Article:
In tragedy comes the usual calls on who's to blame, what we can do, and stories of people helping each other become rampant. However, we cannot let the only times we have discussions on gun control or mental health, or the only times we all join together, be only when violence or other disasters strike. Rather, we must always stand united, so that the next, because it's only a matter of time before there is a next, won't be able to strike fear of leaving your home – no matter what, we are all humans living in the same country, and nobody can stop that, not even a crazed gunman. The Las Vegas shooting will forever be a tragic event, but as with 9/11 before it, the stories of America rising back up will be just as important. Finding a group to blame only makes the situation worse, and instead, focus on what we can all do better to prevent more loss of life and fear.

Cover Image Credit: People

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Details of al-Jubeir's Mossad Links Exposed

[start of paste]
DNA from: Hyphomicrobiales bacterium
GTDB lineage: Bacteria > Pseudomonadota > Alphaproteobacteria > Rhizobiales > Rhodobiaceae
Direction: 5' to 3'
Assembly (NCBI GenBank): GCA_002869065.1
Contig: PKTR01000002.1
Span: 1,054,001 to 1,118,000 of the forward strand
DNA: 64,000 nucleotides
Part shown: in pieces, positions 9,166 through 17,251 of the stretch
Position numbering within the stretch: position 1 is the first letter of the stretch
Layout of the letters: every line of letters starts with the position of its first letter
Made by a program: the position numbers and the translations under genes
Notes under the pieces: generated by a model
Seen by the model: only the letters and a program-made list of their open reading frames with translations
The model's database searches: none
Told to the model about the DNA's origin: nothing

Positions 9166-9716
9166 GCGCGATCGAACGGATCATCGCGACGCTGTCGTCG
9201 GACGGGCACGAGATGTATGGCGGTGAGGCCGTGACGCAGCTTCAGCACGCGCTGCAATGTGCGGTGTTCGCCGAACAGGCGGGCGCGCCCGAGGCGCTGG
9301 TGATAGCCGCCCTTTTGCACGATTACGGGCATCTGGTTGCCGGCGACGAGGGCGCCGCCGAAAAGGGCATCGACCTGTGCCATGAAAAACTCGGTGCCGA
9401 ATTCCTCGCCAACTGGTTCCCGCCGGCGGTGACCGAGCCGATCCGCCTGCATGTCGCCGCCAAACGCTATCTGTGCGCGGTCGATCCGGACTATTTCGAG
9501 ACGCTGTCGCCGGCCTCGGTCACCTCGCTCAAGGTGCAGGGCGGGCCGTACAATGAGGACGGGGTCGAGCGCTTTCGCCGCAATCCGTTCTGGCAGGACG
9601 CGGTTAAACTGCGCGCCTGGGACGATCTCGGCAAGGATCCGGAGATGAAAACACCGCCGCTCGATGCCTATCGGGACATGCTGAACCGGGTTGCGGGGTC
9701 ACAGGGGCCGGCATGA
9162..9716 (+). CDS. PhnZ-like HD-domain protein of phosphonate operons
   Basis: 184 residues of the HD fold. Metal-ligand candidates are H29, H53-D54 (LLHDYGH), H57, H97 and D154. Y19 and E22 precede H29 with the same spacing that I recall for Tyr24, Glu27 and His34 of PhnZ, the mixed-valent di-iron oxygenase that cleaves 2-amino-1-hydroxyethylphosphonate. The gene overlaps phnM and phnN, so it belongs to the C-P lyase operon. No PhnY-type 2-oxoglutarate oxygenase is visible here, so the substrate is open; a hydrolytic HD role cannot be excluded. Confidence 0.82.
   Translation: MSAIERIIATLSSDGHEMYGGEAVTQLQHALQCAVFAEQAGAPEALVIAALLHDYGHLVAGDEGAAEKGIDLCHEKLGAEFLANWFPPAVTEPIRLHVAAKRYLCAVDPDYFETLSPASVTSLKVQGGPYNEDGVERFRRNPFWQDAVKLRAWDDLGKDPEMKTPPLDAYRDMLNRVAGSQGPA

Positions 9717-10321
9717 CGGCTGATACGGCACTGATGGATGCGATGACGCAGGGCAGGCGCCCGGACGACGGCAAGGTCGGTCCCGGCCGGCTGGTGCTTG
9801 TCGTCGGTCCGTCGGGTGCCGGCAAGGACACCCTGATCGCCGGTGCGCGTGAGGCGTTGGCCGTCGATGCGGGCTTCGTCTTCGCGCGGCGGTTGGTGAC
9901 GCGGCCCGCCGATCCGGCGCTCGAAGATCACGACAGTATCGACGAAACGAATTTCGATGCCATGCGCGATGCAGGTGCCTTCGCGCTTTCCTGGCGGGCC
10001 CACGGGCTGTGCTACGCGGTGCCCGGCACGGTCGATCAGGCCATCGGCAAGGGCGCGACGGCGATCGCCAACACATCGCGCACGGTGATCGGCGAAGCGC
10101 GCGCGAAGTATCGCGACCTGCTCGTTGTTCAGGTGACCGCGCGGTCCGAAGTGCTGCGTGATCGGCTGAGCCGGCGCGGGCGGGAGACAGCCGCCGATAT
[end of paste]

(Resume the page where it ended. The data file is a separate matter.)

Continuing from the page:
Following remarks by Tzipi Livni, former Foreign Minister of Israel, rebuking Mossad for Adel al-Jubeir's dismissal, I became fascinated by the issue, which has been consuming much of my time over the past month. After several weeks of reading and searching the Internet, I was able to reach Mr. Philip Giraldi, former CIA officer, for an interview and additional information. I was amazed by the significance of what he was disclosing, and astonished for both hearing and having a lead on an actual intelligence case. The more I asked, the more horizons were found on the case. I felt lucky and proud for having the most controversial intelligence news scoop of the past 10 years.